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Keeping the Spirit of ’45 Alive through Personal Stories

Keeping the Spirit of '45 Alive through Personal Stories

Where were you on August 14, 1945, the day President Harry S. Truman announced the end of WWII over the radio? What do you remember? What were your feelings? These are questions members of the greatest generation are being asked to answer as part of the nationwide “Keep the Spirit of ’45 Alive” initiative.

Lillian Langham Swink was in London at her family’s home on Great Cambridge Road on August 14, 1945. She was a British war bride, and her American husband of three weeks, a sergeant in the U.S. Air Force, had just stopped off to kiss her goodbye before leaving England on a new assignment.

“I was in Hawaii when the war ended,” says H.E. “Skip” Adams, a gunnery sergeant in the U.S. Marine Corps during WWII. “We were happy that the war was over, but we thought about all our buddies who had been knocked off and how they couldn’t see this victory, and it kind of hit me. That was the saddest thing.”

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Adams is a survivor of the D-Day landing of the 5th Marine Division on Red Beach, Iwo Jima, February 19, 1945. The battle to capture the island from the Japanese lasted until March 26 and resulted in some of the fiercest fighting in the WWII Pacific Campaign.

Adams’ memories of that battle are still vivid. “I was in the 6th wave to land, so we took less fire,” he says, accounting for his survival. “Every battle is the same. You’re getting shot and any time, any shot, could be yours. It doesn’t matter which island you’re on.”

The 84-year-old Adams, a San Jose native, looked distinguished in a dress uniform that served him well his 16 years as a Marine. Like Swink, Adams was taking part in a Keep the Spirit of ’45 Alive open house March 12, hosted by Pacific Gardens Assisted Living & Memory Care Community, 2384 Pacific Drive, Santa Clara.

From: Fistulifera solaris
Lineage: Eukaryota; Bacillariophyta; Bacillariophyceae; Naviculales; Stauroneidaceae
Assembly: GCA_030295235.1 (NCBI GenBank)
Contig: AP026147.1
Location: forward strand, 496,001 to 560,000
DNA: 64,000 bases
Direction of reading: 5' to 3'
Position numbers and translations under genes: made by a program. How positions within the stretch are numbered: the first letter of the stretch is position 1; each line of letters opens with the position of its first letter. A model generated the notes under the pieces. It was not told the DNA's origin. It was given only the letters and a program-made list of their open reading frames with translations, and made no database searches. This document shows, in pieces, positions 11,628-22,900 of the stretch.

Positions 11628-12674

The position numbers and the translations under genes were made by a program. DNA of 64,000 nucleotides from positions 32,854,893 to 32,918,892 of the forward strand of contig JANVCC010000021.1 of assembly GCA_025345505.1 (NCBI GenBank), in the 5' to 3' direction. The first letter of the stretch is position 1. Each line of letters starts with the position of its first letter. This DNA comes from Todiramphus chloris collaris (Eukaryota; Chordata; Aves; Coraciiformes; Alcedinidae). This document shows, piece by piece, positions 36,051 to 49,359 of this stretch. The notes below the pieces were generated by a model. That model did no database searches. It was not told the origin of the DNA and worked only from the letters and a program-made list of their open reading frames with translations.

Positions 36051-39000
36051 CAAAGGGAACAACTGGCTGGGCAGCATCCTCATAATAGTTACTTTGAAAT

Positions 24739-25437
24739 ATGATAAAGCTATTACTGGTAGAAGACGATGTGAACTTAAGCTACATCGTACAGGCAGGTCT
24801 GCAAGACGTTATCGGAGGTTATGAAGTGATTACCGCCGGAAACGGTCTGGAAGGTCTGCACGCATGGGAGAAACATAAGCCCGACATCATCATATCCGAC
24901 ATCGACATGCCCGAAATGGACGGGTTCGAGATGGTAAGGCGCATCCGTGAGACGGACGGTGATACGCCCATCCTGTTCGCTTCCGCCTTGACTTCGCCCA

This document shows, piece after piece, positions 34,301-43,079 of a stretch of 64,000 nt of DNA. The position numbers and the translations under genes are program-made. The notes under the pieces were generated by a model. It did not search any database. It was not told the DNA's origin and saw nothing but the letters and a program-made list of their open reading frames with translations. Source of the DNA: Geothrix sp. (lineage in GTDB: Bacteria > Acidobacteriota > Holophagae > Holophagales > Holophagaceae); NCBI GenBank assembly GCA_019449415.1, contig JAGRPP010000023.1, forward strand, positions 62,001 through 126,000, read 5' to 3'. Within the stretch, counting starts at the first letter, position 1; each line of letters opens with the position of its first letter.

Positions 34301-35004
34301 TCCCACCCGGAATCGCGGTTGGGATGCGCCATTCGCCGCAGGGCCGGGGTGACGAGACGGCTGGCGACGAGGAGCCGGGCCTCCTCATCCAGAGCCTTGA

Volunteers Laura Jimenez, Diana Nguyen and Cuong Le were ready with laptop computers and photo scanners to record the personal stories of WWII generation civilians and veterans such as Swink and Adams. The stories will be entered in a national online archive for the nation to read, which can be accessed at www.spiritof45.org/sv.

“This project is to bring together seniors and my generation—the net generation,” says Le, who began volunteering while in high school. “Working with these people, I learn a lot about history and how communities can come together. If we work together like they did in ’45, we can get over obstacles.”

The mission of the nonprofit Keep the Spirit of ’45 Alive effort, is “to preserve the legacy of the men and women of the greatest generation so that their example of courage, self-sacrifice, ‘can-do’ attitude and commitment to community can help inspire a renewal of national unity in America at a time when our country once again must come together to meet historic challenges.”

Founding president Warren Hegg says Keep the Spirit of ’45 Alive is the outgrowth of the Digital Clubhouse Network (www.digiclub.org), a 1996 NASA research project to develop innovative ways of using technology to build community.

Keep the Spirit of ’45 Alive pairs youth volunteers with senior story tellers. The story telling has spread nationwide to some 500 cities. The Silicon Valley founding chapter is based at History San Jose in Kelley Park.

The second Sunday in August was made a national day of remembrance, the National Spirit of ’45 Day, by Congress in 2010. Special events in remembrance of this day will take place August 13 and 14 this year at History San Jose (www.historysanjose.org).

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